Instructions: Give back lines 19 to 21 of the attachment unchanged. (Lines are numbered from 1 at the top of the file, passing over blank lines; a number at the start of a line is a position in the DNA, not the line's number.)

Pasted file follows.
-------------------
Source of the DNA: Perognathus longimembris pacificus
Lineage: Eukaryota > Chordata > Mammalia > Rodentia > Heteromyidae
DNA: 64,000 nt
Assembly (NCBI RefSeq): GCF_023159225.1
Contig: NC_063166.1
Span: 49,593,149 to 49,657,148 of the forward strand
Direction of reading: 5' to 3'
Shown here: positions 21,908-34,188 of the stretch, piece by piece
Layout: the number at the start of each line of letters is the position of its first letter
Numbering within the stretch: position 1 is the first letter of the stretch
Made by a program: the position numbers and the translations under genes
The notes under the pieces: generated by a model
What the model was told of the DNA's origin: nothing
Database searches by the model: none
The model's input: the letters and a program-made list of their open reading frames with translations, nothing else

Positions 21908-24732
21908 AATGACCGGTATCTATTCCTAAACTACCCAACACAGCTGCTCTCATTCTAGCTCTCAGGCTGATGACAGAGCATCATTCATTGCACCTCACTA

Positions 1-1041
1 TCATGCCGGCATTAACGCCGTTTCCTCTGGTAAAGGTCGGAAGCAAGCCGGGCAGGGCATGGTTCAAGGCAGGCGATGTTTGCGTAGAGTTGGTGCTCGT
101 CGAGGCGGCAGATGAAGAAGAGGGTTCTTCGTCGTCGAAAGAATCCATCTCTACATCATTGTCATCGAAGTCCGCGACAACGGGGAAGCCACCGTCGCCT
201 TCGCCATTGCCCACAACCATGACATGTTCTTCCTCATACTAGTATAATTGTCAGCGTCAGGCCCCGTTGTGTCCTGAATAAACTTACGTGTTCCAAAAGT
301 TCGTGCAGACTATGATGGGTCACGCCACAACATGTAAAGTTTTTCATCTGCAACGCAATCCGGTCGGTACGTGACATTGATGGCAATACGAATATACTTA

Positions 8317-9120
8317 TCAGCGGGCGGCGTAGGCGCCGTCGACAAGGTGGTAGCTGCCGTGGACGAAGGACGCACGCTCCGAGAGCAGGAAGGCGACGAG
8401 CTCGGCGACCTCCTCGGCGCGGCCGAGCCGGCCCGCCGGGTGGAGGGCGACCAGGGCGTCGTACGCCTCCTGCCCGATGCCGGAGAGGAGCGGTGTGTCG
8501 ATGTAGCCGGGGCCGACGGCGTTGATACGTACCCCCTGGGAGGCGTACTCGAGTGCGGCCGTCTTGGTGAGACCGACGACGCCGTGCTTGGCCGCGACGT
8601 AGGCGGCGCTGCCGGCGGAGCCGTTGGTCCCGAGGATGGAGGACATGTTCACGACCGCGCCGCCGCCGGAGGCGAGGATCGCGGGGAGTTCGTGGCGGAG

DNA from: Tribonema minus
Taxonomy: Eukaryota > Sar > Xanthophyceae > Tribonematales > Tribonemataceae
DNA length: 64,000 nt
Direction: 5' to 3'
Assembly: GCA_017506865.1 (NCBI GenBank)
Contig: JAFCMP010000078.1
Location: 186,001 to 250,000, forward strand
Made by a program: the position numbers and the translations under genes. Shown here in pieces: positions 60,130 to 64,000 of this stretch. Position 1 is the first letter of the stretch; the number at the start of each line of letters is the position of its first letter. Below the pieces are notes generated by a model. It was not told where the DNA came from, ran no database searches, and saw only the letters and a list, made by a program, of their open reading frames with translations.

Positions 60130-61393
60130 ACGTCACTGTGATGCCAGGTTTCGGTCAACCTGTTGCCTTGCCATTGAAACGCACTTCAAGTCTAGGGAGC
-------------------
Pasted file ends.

1 TCATGCCGGCATTAACGCCGTTTCCTCTGGTAAAGGTCGGAAGCAAGCCGGGCAGGGCATGGTTCAAGGCAGGCGATGTTTGCGTAGAGTTGGTGCTCGT
101 CGAGGCGGCAGATGAAGAAGAGGGTTCTTCGTCGTCGAAAGAATCCATCTCTACATCATTGTCATCGAAGTCCGCGACAACGGGGAAGCCACCGTCGCCT
201 TCGCCATTGCCCACAACCATGACATGTTCTTCCTCATACTAGTATAATTGTCAGCGTCAGGCCCCGTTGTGTCCTGAATAAACTTACGTGTTCCAAAAGT